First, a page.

Disclosure of franked investment income group litigation order versus UK HMRC, test case

British American Tobacco p.l.c. – Annual report – 31 December 2020

Industry: tobacco

6 Taxation on Ordinary Activities (extract)

(b) Franked Investment Income Group Litigation Order

The Group is the principal test claimant in an action in the United Kingdom against HM Revenue and Customs (HMRC) in the Franked Investment Income Group Litigation Order (FII GLO). There are 23 corporate groups in the FII GLO. The case concerns the treatment for UK corporate tax purposes of profits earned overseas and distributed to the UK.

The original claim was filed in 2003. The trial of the claim was split broadly into issues of liability and quantification. The main liability issues were heard by the High Court, Court of Appeal and Supreme Court in the UK and the European Court of Justice in the period to November 2012. The detailed technical issues of the quantification mechanics of the claim were heard by the High Court during May and June 2014 and the judgment handed down on 18 December 2014. The High Court determined that in respect of issues concerning the calculation of unlawfully charged corporation tax and advance corporation tax, the law of restitution including the defence on change of position and questions concerning the calculation of overpaid interest, the approach of the Group was broadly preferred. The conclusion reached by the High Court would, if upheld, produce an estimated receivable of £1.2 billion for the Group. Appeals on a majority of the issues were made to the Court of Appeal, which heard the arguments in June 2016. The Court of Appeal determined in November 2016 on the majority of issues that the conclusion reached by the High Court should be upheld. The Supreme Court gave permission for a number of issues to be appealed in two separate hearings. The first, in February 2020, concerned the time limit for bringing claims. HMRC sought to challenge existing case law. In November 2020 the Supreme Court handed down its judgment. The Supreme Court agreed to partially overturn existing case law but introduced a new test for determining whether claims of this type are in time. The case has been remitted to the High Court to apply that new test to the facts. The second hearing was heard in December 2020 and concerned issues relating to the type of claims BAT is entitled to bring. Judgment following the second December hearing is expected in 2021. In July 2018, the Supreme Court handed down its judgment in the Prudential Assurance Company Ltd case, which is closely related to the FII GLO. Applying the Prudential judgment reduces the value of the FII claim to approximately £0.6 billion, mainly as the result of the application of simple interest.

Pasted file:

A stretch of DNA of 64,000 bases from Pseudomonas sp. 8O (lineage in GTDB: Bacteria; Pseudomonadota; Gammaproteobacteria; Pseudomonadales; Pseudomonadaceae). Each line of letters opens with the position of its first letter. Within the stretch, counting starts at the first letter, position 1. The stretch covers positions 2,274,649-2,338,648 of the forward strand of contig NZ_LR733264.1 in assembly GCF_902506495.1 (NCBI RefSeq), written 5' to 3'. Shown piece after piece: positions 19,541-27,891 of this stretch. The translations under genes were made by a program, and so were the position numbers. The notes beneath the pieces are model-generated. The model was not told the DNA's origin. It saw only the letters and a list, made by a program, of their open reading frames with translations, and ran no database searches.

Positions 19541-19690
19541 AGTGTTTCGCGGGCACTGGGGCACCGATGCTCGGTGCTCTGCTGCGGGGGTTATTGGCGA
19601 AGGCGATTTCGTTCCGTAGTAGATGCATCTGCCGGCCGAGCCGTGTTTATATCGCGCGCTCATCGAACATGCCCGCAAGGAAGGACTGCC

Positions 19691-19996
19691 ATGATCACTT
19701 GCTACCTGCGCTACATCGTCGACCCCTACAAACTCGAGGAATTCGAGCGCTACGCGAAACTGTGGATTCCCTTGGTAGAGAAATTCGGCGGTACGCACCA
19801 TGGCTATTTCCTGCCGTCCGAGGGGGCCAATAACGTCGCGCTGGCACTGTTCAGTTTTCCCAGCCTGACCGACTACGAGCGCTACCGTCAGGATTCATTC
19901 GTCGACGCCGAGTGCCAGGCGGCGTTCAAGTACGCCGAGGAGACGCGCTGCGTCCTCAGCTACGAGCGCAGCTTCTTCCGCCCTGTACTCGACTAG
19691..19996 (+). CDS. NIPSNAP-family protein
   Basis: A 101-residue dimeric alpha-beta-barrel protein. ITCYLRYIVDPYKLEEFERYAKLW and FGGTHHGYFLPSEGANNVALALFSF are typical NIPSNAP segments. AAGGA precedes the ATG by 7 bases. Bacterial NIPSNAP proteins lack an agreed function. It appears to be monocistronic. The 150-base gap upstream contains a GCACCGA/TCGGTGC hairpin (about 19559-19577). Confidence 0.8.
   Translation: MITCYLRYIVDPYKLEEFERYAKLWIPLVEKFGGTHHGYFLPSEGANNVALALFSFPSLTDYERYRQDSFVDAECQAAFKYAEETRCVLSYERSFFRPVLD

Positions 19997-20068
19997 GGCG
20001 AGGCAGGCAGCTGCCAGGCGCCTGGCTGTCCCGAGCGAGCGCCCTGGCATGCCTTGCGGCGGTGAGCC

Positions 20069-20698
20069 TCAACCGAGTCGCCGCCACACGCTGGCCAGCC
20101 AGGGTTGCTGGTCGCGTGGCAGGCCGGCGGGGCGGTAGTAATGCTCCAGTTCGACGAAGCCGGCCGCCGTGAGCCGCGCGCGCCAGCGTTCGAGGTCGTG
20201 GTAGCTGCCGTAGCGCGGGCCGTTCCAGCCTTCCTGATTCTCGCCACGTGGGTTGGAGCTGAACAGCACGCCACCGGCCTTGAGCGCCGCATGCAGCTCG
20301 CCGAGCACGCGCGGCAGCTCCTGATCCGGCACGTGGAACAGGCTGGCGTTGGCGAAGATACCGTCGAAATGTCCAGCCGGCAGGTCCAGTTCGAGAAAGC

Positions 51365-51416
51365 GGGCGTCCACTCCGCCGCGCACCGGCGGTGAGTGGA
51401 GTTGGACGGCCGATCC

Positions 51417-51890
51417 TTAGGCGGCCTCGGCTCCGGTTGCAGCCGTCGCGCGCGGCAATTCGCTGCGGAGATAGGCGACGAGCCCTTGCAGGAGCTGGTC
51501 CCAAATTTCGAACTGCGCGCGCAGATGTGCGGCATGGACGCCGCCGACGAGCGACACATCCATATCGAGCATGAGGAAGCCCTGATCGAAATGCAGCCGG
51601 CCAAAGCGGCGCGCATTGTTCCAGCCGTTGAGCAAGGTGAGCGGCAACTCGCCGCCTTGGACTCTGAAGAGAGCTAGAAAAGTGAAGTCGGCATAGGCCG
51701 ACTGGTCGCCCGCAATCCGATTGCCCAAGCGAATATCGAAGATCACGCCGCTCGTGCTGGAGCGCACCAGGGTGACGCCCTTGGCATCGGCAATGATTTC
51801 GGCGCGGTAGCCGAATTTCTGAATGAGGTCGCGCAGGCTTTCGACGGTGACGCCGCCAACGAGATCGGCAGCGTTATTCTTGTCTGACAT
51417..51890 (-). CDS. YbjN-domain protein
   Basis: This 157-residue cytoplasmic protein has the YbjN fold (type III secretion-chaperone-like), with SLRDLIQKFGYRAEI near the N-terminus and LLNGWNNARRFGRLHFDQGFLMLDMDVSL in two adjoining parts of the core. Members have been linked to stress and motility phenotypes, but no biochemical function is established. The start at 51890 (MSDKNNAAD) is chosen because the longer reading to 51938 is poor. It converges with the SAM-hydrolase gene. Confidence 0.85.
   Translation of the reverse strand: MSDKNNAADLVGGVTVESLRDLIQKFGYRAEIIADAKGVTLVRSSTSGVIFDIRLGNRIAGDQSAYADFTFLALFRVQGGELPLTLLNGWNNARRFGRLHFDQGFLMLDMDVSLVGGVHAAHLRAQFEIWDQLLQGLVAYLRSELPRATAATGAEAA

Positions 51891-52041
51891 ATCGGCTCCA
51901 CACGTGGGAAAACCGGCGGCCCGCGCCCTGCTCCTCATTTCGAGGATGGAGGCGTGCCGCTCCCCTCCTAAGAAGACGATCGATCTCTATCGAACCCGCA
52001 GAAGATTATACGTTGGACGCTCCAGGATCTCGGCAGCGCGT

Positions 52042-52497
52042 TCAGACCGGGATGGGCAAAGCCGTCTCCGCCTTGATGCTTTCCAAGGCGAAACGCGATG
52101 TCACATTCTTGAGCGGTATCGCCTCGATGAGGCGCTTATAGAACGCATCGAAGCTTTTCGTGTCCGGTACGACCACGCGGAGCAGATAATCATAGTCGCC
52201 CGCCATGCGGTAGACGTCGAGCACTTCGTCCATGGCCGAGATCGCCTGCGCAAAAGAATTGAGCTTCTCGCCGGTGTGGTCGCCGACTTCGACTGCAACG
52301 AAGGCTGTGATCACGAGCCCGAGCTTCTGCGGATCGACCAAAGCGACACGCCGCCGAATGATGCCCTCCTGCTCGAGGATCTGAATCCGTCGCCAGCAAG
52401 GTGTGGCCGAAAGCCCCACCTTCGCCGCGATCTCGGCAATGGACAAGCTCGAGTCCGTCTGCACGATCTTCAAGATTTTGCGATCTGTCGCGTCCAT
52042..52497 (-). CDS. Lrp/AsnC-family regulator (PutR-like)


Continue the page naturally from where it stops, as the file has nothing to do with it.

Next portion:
During 2015, HMRC paid to the Group a gross amount of £1,224 million in two separate payments. The payments made by HMRC have been made without any admission of liability and are subject to refund were HMRC to succeed on appeal. The second payment in November 2015 followed the introduction of a new 45% tax on the interest component of restitution claims against HMRC. HMRC held back £261 million from the second payment contending that it represents the new 45% tax on that payment, leading to total cash received by the Group of £963 million. Actions challenging the legality of the withholding of the 45% tax have been lodged by the Group. The First Tier Tribunal found in favour of HMRC in July 2017 and the Group’s appeal to the Upper Tribunal was heard in July 2018 and judgment has not yet been handed down.

The net £0.9 billion held by the Group is higher than the current value of the claim referred to above. Due to the uncertainty of the amounts and eventual outcome the Group has not recognised any impact in the Income Statement in the current or prior period. The receipt, net of the deduction by HMRC, is held as deferred income as disclosed in note 21. Any future recognition as income will be treated as an adjusting item, due to the size of the amount, with interest of £21 million for the 12 months to 31 December 2020 (2019: £28 million; 2018: £25 million) accruing on the balance, which was also treated as an adjusting item.